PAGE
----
ARLEE - If you shop at Wilson Foods in Arlee today and notice some decoration on your grocery bag, don't fret. The bags were just spruced up by participants at Arlee's Friday Free Three program in honor of Earth Day.
This month's activities centered on the Earth and taught the children about recycling and keeping it healthy.
The program, started in October, is in its pilot year. On one or two Fridays of each month, Friday Free Three is offered as a place for children grades K-6 to hang out for three hours on Fridays. Crafts, activities and games are set up by program coordinator Kim Folden. The funding for it comes from grants from the state.
Ever since the Arlee schools went to a four-day week, there became the need for a place where students can go on Fridays.
Now, in its seventh month, the program averages about 12 students each time, with as little as four to as many as 18 showing up, Folden said.
"Even though the numbers are small, we have some kids that haven't missed one yet," she said.
With the weather behaving, Folden said she is able to incorporate more outdoor activities. During the winter months, the group was limited to indoor shenanigans and often ventured out of the classroom into the multipurpose room near the old gym. Folden said one fun activity was playing hot potato with an ice cube and mittens.
The response to the program has been positive.
"I think [the response] has been good," Folden said. "I do wish the numbers were higher."
In its first year, Folden said each time the program is held, it's a learning experience.
"I learn what's a good idea and what's not," she said.
Most of the time, crafts are involved and Folden comes up with the ideas by scouring magazines for ideas or relying on teachers or parents to submit ideas. Folden incorporated more cultural events into the schedule. An African unity group from Missoula visited and danced for the children.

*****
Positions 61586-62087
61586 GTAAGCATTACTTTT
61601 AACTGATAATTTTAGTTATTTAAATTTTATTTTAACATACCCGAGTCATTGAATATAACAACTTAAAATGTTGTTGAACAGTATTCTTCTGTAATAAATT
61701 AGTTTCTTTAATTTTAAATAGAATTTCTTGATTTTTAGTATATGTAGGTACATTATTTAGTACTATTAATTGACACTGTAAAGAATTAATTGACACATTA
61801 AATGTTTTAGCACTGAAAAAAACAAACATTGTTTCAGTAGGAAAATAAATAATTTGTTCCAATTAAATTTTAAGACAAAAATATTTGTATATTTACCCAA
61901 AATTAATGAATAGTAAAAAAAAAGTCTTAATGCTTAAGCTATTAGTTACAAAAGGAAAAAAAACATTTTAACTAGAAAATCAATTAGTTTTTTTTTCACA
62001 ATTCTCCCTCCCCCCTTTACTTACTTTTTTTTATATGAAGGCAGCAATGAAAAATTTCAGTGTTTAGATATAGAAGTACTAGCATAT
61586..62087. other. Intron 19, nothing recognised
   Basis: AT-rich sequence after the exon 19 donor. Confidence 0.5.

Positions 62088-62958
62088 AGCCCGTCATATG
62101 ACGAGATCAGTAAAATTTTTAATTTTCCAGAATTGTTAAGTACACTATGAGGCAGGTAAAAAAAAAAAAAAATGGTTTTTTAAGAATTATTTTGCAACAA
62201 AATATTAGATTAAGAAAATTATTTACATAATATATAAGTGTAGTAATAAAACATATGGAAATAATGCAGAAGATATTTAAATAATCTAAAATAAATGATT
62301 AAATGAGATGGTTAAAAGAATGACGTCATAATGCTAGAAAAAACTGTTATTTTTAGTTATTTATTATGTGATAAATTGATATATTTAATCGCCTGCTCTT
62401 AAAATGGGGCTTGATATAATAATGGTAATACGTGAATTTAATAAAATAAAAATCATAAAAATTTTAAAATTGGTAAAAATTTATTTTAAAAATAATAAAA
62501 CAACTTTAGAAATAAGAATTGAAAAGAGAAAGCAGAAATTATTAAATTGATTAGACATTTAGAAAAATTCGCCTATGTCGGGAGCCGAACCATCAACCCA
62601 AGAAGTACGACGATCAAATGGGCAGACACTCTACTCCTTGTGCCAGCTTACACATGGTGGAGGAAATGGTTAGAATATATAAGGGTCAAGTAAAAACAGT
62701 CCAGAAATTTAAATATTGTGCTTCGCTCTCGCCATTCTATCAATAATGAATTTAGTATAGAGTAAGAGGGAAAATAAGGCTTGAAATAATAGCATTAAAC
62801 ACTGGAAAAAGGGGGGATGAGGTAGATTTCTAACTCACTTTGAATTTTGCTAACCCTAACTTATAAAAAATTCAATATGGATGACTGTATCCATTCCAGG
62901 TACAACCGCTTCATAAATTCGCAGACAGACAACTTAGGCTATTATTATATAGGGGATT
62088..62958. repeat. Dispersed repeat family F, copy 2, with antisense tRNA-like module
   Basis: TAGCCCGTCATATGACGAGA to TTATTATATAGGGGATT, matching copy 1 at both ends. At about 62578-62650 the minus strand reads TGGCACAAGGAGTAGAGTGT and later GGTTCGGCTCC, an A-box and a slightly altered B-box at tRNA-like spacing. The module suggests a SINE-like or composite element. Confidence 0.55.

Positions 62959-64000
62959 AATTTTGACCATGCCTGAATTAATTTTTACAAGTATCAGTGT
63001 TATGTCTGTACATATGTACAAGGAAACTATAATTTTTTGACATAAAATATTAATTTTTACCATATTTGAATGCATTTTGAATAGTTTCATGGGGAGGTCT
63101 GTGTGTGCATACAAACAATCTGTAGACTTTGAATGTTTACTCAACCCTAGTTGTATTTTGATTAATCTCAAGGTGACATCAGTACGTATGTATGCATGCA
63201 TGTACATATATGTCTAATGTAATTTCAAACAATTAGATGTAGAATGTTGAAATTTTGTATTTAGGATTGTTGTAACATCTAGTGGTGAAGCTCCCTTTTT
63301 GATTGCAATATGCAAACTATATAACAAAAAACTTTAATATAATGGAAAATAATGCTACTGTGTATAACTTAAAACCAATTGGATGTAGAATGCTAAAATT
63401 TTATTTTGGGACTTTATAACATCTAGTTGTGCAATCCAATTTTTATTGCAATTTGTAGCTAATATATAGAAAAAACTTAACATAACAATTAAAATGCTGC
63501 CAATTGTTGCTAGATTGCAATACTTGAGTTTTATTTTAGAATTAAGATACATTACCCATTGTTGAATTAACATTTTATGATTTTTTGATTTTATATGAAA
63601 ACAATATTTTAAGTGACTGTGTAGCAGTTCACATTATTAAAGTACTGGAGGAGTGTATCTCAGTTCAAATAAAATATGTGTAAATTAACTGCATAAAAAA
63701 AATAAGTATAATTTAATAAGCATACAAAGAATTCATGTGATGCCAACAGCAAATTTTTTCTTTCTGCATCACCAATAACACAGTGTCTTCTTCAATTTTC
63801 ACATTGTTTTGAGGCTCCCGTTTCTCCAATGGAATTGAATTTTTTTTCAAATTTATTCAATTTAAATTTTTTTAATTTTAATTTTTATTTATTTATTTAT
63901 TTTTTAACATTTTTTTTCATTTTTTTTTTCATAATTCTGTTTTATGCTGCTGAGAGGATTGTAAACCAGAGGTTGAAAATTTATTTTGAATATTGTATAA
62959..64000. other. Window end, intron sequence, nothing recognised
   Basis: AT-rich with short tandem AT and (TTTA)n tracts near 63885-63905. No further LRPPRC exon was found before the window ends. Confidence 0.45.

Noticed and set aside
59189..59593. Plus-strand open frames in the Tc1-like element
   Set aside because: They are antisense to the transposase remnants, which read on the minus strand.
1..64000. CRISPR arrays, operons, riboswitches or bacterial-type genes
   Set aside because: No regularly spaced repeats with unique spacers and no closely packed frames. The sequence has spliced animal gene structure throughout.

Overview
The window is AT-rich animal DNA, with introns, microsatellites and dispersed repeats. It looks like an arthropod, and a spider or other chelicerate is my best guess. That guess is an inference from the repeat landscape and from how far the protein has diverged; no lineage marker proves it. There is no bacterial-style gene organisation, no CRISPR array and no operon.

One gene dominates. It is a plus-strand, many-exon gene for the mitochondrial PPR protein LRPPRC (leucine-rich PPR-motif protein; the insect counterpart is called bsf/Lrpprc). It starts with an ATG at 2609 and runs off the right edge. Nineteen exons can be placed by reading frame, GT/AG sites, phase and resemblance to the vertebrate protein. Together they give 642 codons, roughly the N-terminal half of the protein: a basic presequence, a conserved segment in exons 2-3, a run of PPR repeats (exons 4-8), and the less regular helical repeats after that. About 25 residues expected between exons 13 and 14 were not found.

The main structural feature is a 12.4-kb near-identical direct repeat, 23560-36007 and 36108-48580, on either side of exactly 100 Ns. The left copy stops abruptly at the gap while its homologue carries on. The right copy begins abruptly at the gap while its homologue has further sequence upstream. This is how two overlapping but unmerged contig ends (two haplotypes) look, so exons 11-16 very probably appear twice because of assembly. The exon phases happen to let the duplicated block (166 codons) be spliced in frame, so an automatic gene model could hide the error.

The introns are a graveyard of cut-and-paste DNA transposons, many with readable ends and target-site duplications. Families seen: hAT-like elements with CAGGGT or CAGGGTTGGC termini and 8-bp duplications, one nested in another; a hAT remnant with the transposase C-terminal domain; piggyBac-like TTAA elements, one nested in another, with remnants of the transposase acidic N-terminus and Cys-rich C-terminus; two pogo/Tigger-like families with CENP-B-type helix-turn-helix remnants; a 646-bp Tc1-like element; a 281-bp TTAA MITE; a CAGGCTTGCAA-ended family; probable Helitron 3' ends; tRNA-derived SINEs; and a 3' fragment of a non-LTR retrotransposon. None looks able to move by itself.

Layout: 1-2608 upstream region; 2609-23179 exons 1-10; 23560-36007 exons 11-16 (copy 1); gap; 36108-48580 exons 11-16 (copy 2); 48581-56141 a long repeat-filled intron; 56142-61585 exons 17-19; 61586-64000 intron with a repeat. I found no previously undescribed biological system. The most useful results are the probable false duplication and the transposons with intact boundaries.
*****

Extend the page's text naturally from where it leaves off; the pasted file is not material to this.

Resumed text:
During the holiday season, the group went caroling and recently learned about the postal service by creating cards and mailing them out.
Another aspect to the program is teenage volunteers. Folden said she likes to have two to three teens, depending on the scheduled activities.
"It gives them an opportunity to have community service on their resumes," she said. "The younger kids interact really well with them since [the high school students] are still like kids. The more the merrier."
As kindergartner Austin Baldwin worked on his art project, Arlee senior Jesse Pfau entertained him with jokes.
"How do you make a tissue dance?" Pfau asked. Baldwin shook his head, he didn't know.
"Put a little boogie in it," Pfau finished as Baldwin erupted in laughter.
Folden said she hasn't had a volunteer yet who hasn't participated in the day's activities.
"I love to watch the enthusiasm," she said.
One volunteer was a Russian foreign exchange student and the children were able to learn about his heritage.
"The kids thought he was awesome," she said. "We always learn more than we mean to."
In the future, Folden said if the program continues, she would like to have more parental involvement paired with more field trips out of Arlee as well as more kids show up.
"I'd like to take them to Missoula or St. Ignatius," she said. "Just out of Arlee."